ON THE RIDE
Trace out the route on a map at home. This will help you understand the route much better when actually riding. Your local library should have a set of OS 1:50,000 maps which can be very handy in the planning stage. However, these maps are too large a scale for most randonnées and you’d need to carrying a library with you. Buy yourself a road atlas, 3 or 4 miles:1”. Tear out the relevant sheets and cover them in clear plastic. Fold them into 3x3 sections and they’ll fit neatly into a jersey pocket. You’ll rarely ever have to carry more than 3 sheets. Road atlases are also cheap enough to replace them every year or two. Some websites now offer the option of displaying the route on OS maps and printing them at a variety of scales.
Many riders rewrite their route sheets into a more suitable format to follow on the move. If you do this, check and double check that you haven’t made any mistakes! Others simply photocopy to a different size or colour code the instructions for better legibility; or create a GPS track or route, using digital mapping, and download this to a handlebar mounted GPS unit.
When riding, keep checking the route. A route sheet holder attached to the handlebars is very useful. Do not assume the person in front knows where he is going! Use your handlebar computer (set to kilometres) to help gauge your location.
Riding in a group, or with one or two others, and your ride will be much easier. You can chat and take turns at the front of the group, sheltering one another from the wind for a minute or two at a time. On your own, audax rides can be lonely and more difficult, but don’t try to keep up with those who are too fast for you. You’ll only pay the price later in the event. It’s better to have a little in reserve than to do 40 kph at the start with the fast boys, get dropped and then get lost because you weren’t paying attention when hanging onto their back wheels!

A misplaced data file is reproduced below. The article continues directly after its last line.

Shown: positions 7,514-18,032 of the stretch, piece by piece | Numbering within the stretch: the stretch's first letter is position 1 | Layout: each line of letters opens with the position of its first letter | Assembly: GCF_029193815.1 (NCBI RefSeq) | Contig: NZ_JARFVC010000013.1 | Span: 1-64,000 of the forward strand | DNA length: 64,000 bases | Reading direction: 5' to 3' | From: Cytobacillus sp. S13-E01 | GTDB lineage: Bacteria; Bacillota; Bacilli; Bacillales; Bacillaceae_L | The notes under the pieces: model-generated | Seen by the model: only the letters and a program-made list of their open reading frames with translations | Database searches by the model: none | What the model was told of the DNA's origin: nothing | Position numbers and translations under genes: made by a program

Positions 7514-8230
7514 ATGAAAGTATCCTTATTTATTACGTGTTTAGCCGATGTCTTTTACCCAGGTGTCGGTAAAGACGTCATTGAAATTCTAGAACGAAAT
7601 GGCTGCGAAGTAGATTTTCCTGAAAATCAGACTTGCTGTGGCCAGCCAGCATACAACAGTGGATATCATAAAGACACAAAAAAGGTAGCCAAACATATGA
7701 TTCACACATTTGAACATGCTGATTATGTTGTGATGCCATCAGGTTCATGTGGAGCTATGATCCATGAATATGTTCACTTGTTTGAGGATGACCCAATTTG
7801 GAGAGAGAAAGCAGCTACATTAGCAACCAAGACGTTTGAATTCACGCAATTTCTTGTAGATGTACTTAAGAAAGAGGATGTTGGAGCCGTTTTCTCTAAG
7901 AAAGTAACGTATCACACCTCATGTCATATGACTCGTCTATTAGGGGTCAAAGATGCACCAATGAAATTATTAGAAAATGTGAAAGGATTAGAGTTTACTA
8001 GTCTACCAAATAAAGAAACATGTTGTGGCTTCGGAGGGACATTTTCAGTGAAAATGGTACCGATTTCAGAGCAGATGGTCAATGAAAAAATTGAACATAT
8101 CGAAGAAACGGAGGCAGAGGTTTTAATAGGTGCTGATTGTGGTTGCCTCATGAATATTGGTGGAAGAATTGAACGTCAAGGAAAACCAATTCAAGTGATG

If your bike is well maintained you should encounter very few mechanical problems. However, accidents can happen and disaster can strike. You need to be self-sufficient enough to get yourself out of trouble. That may mean bodging a repair or a long walk to a telephone box and a call for a taxi to a railway station.
Many riders carry a mobile phone, but don’t rely on this. You may not get a signal, damage your phone in a fall, or run out of charge. Make sure you are equipped to cope.
Widespread acceptance of credit cards and cash machines in many places means that you don’t have to carry wads of cash with you but once on the ride you are on your own.
You must eat and drink. Have a good carbohydrate rich meal the night before and then snack on other high carbo foods during the ride. ‘Energy bars’ are good but can be expensive and you’ll tire of them in longer events.
Two bottles on your bike are definitely recommended. Expect to drink about 500ml (1 regular bottle) per hour, more if it’s hot, and carry enough spare food.
After a while you’ll get fitter and faster and you’ll meet up with some of the seasoned campaigners who don’t dash about too fast. Note their habits. Don’t waste time off the bike. Many slower riders just keep going like Aesop’s tortoise, but they all get round. If you are faster, then you can afford to spend some time having teas and toast.